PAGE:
Linux Turns 20 Years Old, Now Has Some Game

Paul Lilly

Birthdays tend to make a person feel old, and not just the person celebrating them, but those who remember when it all began. And since we mentioned that Windows XP turned 10 years old earlier this week, it's only fair that we pay homage to Linux, the open source ideal Linus Torvald first shared on the UseNet newsgroup "comp.os.minix" 20 years ago yesterday.

Narrowing down a specific day on when Linux was created is no easy task and up for debate, but August 25, 1991 seems like as good a day as any to celebrate the beginning of Torvald's hobby operating system, as he described it at the time. Here's what he wrote 20 years ago :

Hello everybody out there using minix -

I’m doing a (free) operating system (just a hobby, won’t be big and professional like gnu) for 386(486) AT clones. This has been brewing since april, and is starting to get ready. I’d like any feedback on things people like/dislike in minix, as my OS resembles it somewhat (same physical layout of the file-system (due to practical reasons) among other things).

I’ve currently ported bash(1.08) and gcc(1.40), and things seem to work. This implies that I’ll get something practical within a few months, and I’d like to know what features most people would want. Any suggestions are welcome, but I won’t promise I’ll implement them :-)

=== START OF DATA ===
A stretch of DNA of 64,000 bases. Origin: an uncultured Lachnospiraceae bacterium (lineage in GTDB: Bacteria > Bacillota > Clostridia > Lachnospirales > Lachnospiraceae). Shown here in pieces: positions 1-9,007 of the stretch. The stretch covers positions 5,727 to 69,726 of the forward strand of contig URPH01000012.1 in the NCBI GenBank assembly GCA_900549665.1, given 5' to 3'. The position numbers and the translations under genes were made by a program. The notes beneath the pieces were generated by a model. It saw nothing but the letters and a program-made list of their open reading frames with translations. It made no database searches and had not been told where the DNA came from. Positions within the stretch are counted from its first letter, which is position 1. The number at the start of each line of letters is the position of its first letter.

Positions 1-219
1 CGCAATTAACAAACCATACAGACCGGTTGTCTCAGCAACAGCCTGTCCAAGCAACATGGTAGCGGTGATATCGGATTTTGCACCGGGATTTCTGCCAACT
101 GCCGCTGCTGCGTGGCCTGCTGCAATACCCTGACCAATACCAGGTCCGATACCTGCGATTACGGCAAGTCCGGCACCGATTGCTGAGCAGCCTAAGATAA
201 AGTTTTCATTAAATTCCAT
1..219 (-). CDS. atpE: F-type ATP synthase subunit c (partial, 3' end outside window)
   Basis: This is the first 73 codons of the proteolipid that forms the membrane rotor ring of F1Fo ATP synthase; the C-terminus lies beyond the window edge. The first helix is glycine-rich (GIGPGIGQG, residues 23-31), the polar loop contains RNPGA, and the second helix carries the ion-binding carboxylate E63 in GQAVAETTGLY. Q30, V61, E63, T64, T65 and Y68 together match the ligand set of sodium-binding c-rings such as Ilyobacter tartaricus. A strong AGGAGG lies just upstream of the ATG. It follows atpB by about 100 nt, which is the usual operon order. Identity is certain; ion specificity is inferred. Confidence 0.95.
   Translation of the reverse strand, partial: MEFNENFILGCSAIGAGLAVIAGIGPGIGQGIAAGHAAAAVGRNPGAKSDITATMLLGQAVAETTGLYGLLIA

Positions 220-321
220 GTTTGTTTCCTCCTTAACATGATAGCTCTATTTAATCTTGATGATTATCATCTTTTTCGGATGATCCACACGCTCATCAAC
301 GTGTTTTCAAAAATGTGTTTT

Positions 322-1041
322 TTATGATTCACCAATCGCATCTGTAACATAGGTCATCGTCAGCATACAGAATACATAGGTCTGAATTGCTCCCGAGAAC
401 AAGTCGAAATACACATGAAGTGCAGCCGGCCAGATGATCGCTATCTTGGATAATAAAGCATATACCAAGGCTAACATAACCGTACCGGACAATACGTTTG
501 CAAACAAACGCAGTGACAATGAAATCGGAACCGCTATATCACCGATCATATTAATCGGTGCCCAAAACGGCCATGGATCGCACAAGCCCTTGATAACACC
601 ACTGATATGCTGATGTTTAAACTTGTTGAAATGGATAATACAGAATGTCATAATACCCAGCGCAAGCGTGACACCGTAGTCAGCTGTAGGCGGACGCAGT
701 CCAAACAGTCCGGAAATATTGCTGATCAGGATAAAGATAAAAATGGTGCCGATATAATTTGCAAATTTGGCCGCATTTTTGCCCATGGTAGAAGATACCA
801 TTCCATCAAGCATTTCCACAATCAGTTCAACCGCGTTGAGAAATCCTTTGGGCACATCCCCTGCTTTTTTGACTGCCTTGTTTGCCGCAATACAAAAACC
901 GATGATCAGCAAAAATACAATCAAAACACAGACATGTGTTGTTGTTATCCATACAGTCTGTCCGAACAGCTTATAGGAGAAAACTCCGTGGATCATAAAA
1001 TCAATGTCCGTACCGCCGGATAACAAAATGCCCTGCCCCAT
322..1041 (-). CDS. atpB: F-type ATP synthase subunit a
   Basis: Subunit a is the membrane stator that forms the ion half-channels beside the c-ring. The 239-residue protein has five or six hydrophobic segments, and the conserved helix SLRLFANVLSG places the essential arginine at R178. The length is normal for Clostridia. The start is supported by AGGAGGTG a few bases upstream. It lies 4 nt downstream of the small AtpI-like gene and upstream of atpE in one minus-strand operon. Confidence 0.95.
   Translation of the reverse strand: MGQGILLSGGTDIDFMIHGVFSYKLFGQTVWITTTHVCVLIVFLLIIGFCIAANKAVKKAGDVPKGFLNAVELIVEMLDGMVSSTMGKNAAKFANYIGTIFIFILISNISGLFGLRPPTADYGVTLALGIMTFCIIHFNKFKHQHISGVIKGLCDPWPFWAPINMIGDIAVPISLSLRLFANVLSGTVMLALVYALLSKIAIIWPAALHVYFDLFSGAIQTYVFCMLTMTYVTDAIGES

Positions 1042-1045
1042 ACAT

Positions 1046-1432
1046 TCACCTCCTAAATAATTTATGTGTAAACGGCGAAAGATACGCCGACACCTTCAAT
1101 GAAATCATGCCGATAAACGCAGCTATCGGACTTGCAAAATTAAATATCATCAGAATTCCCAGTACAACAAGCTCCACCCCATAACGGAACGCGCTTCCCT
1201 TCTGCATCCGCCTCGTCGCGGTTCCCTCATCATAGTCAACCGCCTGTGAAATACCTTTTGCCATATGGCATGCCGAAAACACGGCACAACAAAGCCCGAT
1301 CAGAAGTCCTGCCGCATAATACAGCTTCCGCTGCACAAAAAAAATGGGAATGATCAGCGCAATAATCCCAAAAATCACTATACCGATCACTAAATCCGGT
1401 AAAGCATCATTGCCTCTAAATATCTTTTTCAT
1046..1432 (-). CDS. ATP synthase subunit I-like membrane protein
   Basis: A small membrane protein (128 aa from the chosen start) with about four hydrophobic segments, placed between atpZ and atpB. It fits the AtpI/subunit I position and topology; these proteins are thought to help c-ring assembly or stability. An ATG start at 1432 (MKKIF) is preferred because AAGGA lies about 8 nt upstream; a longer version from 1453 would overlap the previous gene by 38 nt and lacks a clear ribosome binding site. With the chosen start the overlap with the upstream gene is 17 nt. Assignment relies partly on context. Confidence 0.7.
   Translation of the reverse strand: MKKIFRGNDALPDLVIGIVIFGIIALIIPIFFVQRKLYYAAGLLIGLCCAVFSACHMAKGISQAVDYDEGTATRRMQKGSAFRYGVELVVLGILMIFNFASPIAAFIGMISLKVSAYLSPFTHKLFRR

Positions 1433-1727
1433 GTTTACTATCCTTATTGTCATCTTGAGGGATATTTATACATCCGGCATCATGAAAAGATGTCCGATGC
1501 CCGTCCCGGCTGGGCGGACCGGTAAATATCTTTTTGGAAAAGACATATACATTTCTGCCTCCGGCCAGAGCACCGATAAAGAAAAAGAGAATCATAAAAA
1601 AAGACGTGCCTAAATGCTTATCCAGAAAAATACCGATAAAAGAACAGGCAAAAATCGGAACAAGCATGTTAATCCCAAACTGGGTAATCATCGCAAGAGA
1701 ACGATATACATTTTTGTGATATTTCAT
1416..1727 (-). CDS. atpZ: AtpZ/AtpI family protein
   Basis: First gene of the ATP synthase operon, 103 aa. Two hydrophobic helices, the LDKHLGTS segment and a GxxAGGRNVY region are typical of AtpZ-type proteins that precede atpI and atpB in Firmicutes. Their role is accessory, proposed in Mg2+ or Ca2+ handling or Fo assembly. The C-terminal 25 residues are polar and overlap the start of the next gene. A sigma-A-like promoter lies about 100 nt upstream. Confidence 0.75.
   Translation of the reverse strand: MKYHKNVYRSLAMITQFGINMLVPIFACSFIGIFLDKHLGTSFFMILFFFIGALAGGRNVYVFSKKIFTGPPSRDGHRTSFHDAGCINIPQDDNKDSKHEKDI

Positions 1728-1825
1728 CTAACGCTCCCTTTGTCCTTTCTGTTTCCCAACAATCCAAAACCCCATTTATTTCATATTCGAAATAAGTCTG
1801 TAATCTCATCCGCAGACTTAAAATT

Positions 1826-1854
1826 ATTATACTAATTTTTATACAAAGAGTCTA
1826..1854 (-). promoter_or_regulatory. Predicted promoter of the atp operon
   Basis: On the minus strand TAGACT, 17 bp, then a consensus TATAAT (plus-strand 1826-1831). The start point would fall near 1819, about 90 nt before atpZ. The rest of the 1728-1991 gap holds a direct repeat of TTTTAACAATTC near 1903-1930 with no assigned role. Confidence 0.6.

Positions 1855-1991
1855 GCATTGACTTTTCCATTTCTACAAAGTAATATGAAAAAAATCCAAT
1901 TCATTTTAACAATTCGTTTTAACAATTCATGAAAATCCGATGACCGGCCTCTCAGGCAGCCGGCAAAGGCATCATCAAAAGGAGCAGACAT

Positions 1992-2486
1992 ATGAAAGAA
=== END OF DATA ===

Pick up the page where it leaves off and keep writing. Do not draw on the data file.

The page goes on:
Linus (

PS. Yes – it’s free of any minix code, and it has a multi-threaded fs. It is NOT portable (uses 386 task switching etc), and it probably never will support anything other than AT-harddisks, as that’s all I have :-(.

—Linus Torvalds

The rest is history, though it's funny to think that at the time, Torvalds was really just interested in creating a terminal emulator to connect to Unix machines. Now the Linux kernel is found all over the place where Windows isn't, and Linux distros are even capable of playing some games, if not natively, through software layers like Wine .

Party-hearty Linux lovers, and here's to 20+ more.

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